BOONE—A community-based landfill gas project in Brazil piloted in 2009 by the Appalachian Energy Center located at Appalachian State University will soon become reality.
The Green Methane Committee in Fortaleza/Maracanaú, Brazil, which the Appalachian Energy Center helped form and train, will receive approximately $750,000 from the Brazilian Ministry of the Environment – National Fund on Climate Change to construct a system to collect and utilize methane gas from the Maracanaú Landfill. The Appalachian Energy Center also helped plan this landfill gas collection and utilization system.
The gas will be used at an Energy Park that will be constructed adjacent to the landfill where catadores (Brazilian waste pickers) will gather plastic and glass recyclables from the waste stream before they end up in the landfill, providing more profit for these workers.
"These catadores are the true recycling industry of Brazil," said Stan Steury who works with landfill gas and biogas programs at the Appalachian Energy Center. "When we visited Brazil the first time, we came away thinking that this methane gas, which is found in every landfill world-wide, could be used to benefit these catadores who need safer and better paying jobs. These people typically sell their recyclables unprocessed for just pennies on the dollar. Our project will help them establish an Energy Park, where plastic bottles, and later glass, will be processed to add value to what they sell."
Brazil has been working with these vulnerable people in recent years, and their plight is much better as a result. The state and federal government have assisted the "catadores" in forming and building the capacity of cooperatives to improve their ability to make a living. The Appalachian Energy Center staff hopes to use this Brazilian project to inspire projects in other less developed countries where the governments have been less willing or able to support the waste pickers.
The Appalachian Energy Center staff is well known for its work with community-based landfill gas utilization projects in North Carolina and across the U.S., and this is its first international project.
Work to capture methane gas produced from the decomposition of materials at the Maracanaú Landfill began in 2009 when the Energy Center received a $120,000 Green Methane Initiative (GMI) grant to investigate the potential for community-based landfill gas utilization projects in Ceará, Brazil. Seven landfills were investigated by the Appalachian team and the medium-sized landfill at Maracanaú emerged as the most likely prospect, largely due to the strong local support.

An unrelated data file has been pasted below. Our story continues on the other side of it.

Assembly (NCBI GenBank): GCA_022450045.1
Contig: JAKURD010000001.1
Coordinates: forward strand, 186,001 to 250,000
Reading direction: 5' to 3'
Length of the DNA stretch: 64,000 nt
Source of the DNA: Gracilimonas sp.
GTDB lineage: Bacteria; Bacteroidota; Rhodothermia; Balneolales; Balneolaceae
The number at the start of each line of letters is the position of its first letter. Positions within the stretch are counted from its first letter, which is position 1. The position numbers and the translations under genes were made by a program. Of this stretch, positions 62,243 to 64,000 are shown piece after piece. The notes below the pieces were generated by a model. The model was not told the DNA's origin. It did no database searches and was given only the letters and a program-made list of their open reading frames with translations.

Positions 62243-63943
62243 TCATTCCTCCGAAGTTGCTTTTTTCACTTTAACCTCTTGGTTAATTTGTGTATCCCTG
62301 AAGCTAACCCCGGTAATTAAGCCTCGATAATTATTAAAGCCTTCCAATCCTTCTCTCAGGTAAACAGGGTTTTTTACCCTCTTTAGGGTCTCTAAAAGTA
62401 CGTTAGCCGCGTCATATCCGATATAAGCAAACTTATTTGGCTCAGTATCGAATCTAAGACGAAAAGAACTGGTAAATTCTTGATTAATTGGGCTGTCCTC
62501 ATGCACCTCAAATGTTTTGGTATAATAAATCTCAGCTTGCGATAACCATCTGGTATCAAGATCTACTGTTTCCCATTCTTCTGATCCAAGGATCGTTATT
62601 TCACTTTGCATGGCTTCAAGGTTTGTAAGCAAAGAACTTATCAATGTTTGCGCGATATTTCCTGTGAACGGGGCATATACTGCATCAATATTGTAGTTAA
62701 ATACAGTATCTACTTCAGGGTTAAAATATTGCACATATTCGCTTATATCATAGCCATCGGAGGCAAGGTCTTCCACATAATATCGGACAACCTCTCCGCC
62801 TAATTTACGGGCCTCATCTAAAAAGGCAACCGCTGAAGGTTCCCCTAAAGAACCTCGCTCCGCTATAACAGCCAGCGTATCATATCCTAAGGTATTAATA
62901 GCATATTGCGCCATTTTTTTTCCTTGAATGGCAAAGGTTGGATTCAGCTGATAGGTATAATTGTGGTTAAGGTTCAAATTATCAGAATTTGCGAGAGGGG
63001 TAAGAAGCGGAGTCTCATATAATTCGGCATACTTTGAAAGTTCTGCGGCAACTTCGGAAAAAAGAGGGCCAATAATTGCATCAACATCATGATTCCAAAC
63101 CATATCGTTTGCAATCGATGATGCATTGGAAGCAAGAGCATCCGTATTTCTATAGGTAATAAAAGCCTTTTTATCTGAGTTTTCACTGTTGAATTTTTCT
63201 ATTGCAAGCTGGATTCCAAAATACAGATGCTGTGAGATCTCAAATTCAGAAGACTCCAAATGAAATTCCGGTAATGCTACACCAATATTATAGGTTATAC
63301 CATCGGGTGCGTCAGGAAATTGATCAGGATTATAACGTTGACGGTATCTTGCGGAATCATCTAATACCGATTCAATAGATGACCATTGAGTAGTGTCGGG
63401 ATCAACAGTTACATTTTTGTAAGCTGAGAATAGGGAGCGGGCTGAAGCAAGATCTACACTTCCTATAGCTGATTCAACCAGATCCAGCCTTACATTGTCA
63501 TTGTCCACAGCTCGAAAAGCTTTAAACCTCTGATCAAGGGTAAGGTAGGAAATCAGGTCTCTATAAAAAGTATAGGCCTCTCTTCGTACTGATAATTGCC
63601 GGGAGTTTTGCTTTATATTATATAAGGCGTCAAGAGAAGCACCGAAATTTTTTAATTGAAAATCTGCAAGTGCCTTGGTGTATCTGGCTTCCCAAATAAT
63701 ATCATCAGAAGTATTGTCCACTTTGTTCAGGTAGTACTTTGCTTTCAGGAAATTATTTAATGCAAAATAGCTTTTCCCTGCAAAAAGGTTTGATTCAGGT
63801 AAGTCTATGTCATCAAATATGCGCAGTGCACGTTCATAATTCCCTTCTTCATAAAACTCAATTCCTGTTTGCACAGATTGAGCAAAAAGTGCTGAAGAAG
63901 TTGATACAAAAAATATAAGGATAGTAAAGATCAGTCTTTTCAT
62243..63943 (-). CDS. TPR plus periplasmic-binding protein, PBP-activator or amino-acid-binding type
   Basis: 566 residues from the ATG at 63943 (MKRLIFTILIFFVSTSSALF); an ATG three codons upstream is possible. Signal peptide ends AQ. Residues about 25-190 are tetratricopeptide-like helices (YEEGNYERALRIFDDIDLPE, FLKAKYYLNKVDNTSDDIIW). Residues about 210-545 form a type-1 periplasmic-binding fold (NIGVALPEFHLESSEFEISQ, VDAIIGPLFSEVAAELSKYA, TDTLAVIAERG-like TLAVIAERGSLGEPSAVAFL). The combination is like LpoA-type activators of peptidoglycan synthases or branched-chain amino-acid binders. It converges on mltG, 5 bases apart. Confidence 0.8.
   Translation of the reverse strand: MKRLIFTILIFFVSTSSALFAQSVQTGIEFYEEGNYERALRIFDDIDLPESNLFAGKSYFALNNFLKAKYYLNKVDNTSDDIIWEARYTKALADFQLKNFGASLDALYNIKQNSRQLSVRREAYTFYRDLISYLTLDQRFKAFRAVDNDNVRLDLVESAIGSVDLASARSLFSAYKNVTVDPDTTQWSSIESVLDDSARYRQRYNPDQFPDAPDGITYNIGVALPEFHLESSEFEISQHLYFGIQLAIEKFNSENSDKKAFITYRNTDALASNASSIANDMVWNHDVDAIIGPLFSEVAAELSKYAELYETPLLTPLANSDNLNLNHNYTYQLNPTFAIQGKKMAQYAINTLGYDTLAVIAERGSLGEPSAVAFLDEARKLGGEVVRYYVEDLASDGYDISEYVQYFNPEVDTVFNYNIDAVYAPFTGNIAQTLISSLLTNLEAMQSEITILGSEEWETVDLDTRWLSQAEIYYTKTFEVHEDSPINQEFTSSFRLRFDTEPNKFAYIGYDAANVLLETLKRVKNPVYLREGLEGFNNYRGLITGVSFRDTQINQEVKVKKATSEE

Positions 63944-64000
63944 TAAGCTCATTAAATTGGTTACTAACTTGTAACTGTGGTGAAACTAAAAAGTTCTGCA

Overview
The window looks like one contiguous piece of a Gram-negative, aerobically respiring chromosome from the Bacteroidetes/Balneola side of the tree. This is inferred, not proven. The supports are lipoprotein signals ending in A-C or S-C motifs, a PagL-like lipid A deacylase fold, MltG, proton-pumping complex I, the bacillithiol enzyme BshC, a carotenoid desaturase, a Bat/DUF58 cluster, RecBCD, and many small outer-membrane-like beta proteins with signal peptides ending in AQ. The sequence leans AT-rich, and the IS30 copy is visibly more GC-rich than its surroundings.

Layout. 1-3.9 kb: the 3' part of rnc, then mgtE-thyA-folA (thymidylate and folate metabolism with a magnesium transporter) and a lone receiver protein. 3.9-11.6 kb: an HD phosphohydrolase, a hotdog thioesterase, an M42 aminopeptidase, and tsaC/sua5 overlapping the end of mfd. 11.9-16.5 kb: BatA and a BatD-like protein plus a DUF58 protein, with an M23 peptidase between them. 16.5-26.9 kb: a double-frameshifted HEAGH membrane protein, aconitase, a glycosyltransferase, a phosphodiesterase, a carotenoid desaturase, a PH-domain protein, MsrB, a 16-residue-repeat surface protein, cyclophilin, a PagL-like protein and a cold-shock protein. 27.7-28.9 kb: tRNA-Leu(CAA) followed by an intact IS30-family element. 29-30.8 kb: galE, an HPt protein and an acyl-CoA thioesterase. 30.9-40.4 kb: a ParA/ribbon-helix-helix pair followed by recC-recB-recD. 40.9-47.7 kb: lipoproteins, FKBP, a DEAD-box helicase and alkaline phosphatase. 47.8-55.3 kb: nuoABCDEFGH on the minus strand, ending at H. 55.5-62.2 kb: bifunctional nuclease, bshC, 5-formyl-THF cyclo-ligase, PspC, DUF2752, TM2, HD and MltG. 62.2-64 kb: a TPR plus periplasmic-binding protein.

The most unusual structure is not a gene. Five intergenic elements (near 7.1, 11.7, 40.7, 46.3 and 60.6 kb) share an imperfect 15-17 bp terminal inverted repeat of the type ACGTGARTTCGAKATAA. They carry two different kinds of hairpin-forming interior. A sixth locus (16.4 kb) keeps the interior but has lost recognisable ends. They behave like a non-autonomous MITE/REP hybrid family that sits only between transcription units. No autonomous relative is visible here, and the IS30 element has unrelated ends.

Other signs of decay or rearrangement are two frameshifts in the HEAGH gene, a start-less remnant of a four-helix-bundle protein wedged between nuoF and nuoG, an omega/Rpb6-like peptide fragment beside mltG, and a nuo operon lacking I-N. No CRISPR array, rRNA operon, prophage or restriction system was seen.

Maracanaú is an industrial city with approximately 4 million residents located in the poverty stricken region of northeast Brazil.
An additional $120,000 GMI grant in 2011 paid for the project development expenses of ANIMA, a non-profit that exists to help the waste pickers at Maracanaú and Fortaleza, and COOMVIDA, the Cooperative of Waste pickers at the Maracanaú landfill.
The recently announced Ministry of the Environment grant will be managed by Federal University of Ceará at Fortaleza (UFC), one of the Energy Center's Brazilian partners. UFC will hire the Appalachian Energy Center as a consultant during the construction phase of the project.
Both the Appalachian team and the Brazilians on the Green Methane Committee hope that the project will be a model for similar projects worldwide. According to the World Bank, there may be as many as 1-2 percent (70-140 million) of the world's population world-wide making their living by digging through the waste at landfills, dumps and city streets.
Members of the project from Appalachian include Dr. Jeff Ramsdell, Appalachian Energy Center director, and employees Stan Steury, Jason Hoyle, Jeremy Ferrell, Grace Plummer and Joey Mosteller. Patricia Cornette from Appalachian's Office of Research and Sponsored Programs and Dr. Marty Meznar from the Walker College of Business also have been valuable team members. Dr. Jesse Lutabingwa from the Office of International Education and Development helped the group with early contacts at two universities in Fortaleza.
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